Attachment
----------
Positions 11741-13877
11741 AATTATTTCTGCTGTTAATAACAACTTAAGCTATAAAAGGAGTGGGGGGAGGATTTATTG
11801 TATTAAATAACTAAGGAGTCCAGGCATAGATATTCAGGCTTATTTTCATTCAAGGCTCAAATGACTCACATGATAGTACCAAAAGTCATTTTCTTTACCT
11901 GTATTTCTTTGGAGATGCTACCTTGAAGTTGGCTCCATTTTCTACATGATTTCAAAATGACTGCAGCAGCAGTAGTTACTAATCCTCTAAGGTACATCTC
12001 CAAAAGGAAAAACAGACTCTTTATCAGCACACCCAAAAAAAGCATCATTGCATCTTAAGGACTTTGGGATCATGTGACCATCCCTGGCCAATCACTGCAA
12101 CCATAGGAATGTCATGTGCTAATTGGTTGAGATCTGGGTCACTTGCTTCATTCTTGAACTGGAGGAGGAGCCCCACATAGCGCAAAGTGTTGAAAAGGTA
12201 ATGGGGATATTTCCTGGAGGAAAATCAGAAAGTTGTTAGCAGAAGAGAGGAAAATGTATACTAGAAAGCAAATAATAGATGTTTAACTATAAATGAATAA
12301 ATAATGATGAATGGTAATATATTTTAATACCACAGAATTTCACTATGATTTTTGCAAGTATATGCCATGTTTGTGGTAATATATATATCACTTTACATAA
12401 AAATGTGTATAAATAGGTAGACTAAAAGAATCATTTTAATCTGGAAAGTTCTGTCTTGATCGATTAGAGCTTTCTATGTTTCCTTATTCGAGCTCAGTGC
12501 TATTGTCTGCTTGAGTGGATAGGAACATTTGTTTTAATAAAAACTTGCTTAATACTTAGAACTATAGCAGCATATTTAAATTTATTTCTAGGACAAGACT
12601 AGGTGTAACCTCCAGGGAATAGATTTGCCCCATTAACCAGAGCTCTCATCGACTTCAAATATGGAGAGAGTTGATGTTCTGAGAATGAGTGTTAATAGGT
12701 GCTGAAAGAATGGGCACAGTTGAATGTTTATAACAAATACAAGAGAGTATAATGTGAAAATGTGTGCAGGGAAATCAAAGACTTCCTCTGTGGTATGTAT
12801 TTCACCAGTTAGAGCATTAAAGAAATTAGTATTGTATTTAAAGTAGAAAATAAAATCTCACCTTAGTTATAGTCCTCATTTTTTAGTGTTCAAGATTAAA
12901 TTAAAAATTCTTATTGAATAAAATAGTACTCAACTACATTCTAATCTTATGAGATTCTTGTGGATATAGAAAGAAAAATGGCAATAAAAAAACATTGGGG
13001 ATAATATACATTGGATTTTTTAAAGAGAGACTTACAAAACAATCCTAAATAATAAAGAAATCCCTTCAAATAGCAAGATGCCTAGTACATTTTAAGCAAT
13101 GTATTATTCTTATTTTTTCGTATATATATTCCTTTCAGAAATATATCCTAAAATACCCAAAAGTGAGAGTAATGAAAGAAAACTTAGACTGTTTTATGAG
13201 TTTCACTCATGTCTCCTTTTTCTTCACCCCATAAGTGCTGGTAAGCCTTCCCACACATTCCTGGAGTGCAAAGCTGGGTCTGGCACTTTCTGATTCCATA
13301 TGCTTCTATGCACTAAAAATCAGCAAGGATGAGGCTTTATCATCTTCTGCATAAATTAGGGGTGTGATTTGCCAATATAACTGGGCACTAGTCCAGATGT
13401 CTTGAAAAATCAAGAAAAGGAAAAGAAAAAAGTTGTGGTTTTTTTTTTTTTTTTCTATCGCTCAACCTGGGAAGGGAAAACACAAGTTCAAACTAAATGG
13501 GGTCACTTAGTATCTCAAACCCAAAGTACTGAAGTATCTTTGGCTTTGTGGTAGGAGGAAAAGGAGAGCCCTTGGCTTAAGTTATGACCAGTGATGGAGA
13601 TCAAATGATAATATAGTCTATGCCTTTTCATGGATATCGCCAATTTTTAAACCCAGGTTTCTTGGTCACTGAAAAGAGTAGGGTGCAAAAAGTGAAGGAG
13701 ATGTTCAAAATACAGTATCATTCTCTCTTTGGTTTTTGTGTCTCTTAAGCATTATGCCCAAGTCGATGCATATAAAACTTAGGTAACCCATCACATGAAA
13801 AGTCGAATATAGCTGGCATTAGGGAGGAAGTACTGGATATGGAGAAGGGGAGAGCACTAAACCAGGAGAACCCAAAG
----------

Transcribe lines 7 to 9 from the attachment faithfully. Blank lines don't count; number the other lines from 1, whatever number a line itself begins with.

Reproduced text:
12201 ATGGGGATATTTCCTGGAGGAAAATCAGAAAGTTGTTAGCAGAAGAGAGGAAAATGTATACTAGAAAGCAAATAATAGATGTTTAACTATAAATGAATAA
12301 ATAATGATGAATGGTAATATATTTTAATACCACAGAATTTCACTATGATTTTTGCAAGTATATGCCATGTTTGTGGTAATATATATATCACTTTACATAA
12401 AAATGTGTATAAATAGGTAGACTAAAAGAATCATTTTAATCTGGAAAGTTCTGTCTTGATCGATTAGAGCTTTCTATGTTTCCTTATTCGAGCTCAGTGC